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Monday, July 9, 2018

Almeida Prado, Complete Cartas Celestes 4, Aleyson Scopel

Once again I am happy to check in with you on another composer of true merit.  Before this CD series came my way recently I knew virtually nothing about the Brazilian Almeida Prado, or to give his complete name Jose Antonio Rezende de Almeida Prado (1943-2010). His sprawling series of works for the piano, the Cartas Celestes were some  18 in all, 15 for solo piano. They address the stars in the heavens, literally, and who would find that uninteresting in itself?

Aleyson Scopel has embarked on a complete recording of the piano works. I covered the first volume a while ago and I loved it. See my write up by typing Prado in the index search box at the top left of the page. And we look at today what seems to be the final volume, No. 4 (Grand Piano 747), which covers Nos. 13 and 16-18. Prado studied with Nadia Boulanger and Messiaen and their formative influences are in his music. The heavenly ambiance of Messiaen's beautiful piano style  has some bearing on what we hear in these works, along with something familial in George Crumb's "Microcosmos" piano works as well. Yet for all that the cosmic spaciousness and mystery of these final works in the series have a definitive originality about them.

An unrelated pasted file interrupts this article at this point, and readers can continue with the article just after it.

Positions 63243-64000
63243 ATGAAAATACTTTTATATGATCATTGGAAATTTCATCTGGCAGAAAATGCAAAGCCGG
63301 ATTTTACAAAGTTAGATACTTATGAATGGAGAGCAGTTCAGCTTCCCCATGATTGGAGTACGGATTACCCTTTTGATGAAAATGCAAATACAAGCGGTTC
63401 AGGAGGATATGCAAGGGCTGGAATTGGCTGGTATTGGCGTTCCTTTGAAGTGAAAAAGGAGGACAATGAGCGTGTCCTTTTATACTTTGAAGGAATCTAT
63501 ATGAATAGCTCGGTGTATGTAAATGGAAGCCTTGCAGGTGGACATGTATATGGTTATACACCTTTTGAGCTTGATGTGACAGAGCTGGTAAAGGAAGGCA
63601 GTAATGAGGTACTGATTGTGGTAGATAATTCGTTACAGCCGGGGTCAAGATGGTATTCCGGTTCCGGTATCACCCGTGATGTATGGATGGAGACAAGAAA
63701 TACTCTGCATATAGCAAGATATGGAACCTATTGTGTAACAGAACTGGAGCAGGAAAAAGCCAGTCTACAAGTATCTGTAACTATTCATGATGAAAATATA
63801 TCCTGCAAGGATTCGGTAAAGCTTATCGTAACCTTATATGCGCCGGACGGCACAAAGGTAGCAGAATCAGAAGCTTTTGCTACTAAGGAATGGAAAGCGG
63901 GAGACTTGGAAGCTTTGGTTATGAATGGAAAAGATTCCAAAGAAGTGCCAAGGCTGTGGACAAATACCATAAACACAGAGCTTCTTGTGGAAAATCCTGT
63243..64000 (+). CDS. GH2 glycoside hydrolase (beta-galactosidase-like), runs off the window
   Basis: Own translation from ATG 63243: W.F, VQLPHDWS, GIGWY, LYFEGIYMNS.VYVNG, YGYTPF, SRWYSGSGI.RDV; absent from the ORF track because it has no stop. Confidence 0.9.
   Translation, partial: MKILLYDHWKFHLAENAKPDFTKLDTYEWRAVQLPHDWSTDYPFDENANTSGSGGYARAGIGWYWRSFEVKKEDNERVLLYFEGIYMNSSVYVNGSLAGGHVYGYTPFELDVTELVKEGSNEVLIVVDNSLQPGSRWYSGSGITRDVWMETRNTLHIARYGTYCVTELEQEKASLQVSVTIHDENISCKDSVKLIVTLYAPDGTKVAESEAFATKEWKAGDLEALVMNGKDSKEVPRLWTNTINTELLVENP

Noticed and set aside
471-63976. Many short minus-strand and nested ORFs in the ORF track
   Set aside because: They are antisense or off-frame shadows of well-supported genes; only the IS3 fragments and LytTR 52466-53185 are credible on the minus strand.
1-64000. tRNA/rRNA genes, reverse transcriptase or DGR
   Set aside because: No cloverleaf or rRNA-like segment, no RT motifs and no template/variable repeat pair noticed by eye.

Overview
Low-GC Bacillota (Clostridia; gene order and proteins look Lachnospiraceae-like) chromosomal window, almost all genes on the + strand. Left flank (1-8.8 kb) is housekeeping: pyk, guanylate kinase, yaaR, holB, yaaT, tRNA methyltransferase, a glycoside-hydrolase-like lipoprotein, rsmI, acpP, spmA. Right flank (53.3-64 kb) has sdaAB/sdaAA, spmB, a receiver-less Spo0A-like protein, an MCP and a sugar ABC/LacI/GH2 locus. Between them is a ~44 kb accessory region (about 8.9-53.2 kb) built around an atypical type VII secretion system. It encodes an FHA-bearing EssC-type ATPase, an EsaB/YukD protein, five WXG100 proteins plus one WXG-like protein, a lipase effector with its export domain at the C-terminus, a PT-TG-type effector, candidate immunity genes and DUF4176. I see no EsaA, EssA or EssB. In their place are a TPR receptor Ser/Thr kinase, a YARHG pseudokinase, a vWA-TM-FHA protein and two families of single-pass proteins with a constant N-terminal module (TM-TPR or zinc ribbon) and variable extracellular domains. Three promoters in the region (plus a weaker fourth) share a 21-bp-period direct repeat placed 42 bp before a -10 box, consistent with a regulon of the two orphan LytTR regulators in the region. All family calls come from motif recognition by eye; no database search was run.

No. 13 was completed in 2001; 16-18 in 2010 just before his death. All four have a place for the space about the stars and a place for the stars themselves-- a silence and reverberation for the mystery of the in betweens. Vacuum is never truly empty and the reverberation-silences are as much part of the music as the notes.

Aleyson Scopel reads these works with care and poeticism. The deepness of Prado in a Modern lyrical way can be well-gauged in this volume. Boulez might not have approved of his unification of tonality and edge tonalility but Boulez disliked Messiaen for that also. We do not have to espouse some all-or-nothing view. It is not a thing of our times after all to be multifold! And Prado is brilliant at it.  He does not fail to engage and delight, to cause you to ponder and drift into the universe around us. Bravo! Prado is a discovery if you do not know him. Very recommended.

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